Heartless Bastards: Erika Wennerstrom moves 'The Mountain'
Erika Wennerstrom didn't have the most auspicious start to her rock 'n' roll career. When the acoustic guitar from her father showed up under the Christmas tree when she was 16, she looked at it without any particular desire to play. She finally made a go of it, but before the calluses could form she gave up, frustrated by how painful it was to press down on the strings.
It wasn't until two years later that the Dayton, Ohio, native, then a high school dropout working at a sub shop and looking for some sort of creative outlet, picked up the guitar and really started playing. She learned bar chords first and eventually forced herself to learn open chords.
"I'm still not sure I know any real chords," Wennerstrom, now 31, says in her throaty, Midwestern drawl. "I still tell people I don't really know how to play guitar." Onstage, partially hidden by a Les Paul Gold Top re-issue or a Gibson ES-125 hollow body (writers frequently mention her small stature as if amazed that a voice that big could come out of a body that small), Wennerstrom seems like a natural, simultaneously swaggering and at ease.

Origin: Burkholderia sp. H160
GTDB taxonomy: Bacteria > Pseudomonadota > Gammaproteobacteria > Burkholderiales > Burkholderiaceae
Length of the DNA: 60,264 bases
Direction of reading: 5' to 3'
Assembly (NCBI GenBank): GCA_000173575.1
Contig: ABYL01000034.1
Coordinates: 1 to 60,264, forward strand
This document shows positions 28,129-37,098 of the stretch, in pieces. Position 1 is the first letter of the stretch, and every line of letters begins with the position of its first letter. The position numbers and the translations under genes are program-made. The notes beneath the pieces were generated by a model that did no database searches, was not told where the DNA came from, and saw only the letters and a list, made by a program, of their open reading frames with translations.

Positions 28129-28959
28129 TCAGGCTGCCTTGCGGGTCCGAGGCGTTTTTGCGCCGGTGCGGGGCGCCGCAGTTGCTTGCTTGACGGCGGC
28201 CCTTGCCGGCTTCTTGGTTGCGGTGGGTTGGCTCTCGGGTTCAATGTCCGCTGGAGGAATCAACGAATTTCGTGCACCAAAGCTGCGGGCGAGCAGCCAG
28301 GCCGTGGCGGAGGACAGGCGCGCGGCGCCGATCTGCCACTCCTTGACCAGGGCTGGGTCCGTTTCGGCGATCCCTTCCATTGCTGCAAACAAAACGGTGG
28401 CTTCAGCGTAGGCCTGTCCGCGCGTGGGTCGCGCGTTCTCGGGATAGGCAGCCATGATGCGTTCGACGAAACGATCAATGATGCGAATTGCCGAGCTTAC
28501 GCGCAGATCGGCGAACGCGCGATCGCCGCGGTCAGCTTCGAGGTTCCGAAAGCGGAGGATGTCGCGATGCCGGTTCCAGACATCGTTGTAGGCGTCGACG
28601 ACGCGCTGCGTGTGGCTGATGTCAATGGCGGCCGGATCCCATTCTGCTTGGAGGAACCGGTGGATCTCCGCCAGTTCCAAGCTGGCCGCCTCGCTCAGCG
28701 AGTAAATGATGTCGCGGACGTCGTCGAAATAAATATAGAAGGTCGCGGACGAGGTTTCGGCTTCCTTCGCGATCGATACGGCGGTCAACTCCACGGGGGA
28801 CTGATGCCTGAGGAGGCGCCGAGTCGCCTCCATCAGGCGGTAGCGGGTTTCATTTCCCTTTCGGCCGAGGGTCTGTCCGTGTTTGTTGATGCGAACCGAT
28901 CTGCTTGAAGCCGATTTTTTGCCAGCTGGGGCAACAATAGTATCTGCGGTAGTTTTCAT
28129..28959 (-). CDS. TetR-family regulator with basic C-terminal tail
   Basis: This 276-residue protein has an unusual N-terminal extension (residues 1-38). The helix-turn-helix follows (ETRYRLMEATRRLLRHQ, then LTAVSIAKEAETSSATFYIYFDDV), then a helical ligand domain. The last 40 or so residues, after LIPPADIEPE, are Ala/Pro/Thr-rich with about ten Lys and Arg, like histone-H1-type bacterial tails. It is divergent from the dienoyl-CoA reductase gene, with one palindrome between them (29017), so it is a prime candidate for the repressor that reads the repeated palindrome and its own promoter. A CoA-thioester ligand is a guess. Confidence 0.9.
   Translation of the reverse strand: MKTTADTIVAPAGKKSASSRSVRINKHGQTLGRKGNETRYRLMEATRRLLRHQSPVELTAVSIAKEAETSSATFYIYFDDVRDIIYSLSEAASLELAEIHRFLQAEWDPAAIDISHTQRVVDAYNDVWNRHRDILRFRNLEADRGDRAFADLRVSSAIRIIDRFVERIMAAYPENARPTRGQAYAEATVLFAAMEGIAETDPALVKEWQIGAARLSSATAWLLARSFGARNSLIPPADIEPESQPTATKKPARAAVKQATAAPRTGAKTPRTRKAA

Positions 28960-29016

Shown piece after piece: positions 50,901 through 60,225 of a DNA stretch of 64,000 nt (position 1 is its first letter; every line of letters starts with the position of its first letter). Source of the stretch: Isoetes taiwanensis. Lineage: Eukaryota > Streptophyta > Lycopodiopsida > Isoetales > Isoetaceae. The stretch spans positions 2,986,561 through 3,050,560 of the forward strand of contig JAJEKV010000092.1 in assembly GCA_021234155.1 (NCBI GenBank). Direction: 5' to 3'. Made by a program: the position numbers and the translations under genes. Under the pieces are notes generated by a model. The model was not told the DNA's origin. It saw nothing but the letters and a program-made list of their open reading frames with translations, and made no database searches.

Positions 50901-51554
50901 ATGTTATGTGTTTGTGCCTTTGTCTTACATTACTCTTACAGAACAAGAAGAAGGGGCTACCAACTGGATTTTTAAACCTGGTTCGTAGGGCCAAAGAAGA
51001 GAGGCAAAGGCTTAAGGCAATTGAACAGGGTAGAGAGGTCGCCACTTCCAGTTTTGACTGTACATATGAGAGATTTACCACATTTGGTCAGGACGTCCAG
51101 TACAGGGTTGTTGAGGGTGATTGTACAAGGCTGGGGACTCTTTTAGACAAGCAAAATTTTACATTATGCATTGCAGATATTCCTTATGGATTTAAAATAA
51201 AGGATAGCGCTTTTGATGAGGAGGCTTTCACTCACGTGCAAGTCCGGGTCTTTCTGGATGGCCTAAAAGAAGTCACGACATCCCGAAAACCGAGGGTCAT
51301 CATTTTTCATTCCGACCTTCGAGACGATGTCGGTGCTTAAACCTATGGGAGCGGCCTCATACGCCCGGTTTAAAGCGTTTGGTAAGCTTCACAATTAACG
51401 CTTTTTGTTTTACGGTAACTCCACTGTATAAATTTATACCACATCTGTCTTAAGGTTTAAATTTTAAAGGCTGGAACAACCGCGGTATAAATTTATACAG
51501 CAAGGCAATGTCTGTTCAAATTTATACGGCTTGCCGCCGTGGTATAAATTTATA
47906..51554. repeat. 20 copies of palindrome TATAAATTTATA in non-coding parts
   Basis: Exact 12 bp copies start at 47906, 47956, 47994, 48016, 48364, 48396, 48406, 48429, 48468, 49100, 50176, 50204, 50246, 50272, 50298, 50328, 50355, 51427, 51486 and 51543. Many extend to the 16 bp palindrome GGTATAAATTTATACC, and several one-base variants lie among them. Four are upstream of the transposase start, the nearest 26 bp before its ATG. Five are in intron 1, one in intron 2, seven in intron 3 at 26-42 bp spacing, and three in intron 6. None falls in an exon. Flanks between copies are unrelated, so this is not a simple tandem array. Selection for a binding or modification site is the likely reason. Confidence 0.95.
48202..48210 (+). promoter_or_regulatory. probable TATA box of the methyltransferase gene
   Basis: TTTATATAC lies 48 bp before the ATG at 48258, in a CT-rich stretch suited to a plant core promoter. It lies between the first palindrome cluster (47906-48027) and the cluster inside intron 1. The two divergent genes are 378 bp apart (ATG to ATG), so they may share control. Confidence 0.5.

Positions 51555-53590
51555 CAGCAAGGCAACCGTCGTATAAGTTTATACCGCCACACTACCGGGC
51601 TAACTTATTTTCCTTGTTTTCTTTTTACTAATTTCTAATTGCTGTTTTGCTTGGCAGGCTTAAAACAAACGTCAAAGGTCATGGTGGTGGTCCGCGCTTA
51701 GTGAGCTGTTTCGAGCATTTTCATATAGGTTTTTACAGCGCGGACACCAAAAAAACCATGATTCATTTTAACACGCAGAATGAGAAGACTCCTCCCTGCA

If her musical proficiency is in doubt -- and let it be noted that it's mostly Wennerstrom doing the doubting -- her musical instincts are not. Aside from sporting the best band name this side of Black Sabbath, the Heartless Bastards have the good fortune to ride the whirlwind that is Wennerstrom's voice. Low and husky in a range that's closer to that of a male tenor than a traditional female singer, it packs enough power that it can feel like a plague of locusts devouring a field and has enough subtlety to add ache to soft, bluesy tunes. Combined with Wennerstrom's canny ability for crafting throbbing hooks, it's lifted the Cincinnati-spawned Heartless Bastards to the level of top regional band, a label they're likely to transcend with their latest album, "The Mountain," out on Feb. 3.
Download the title track of "The Mountain" after the jump....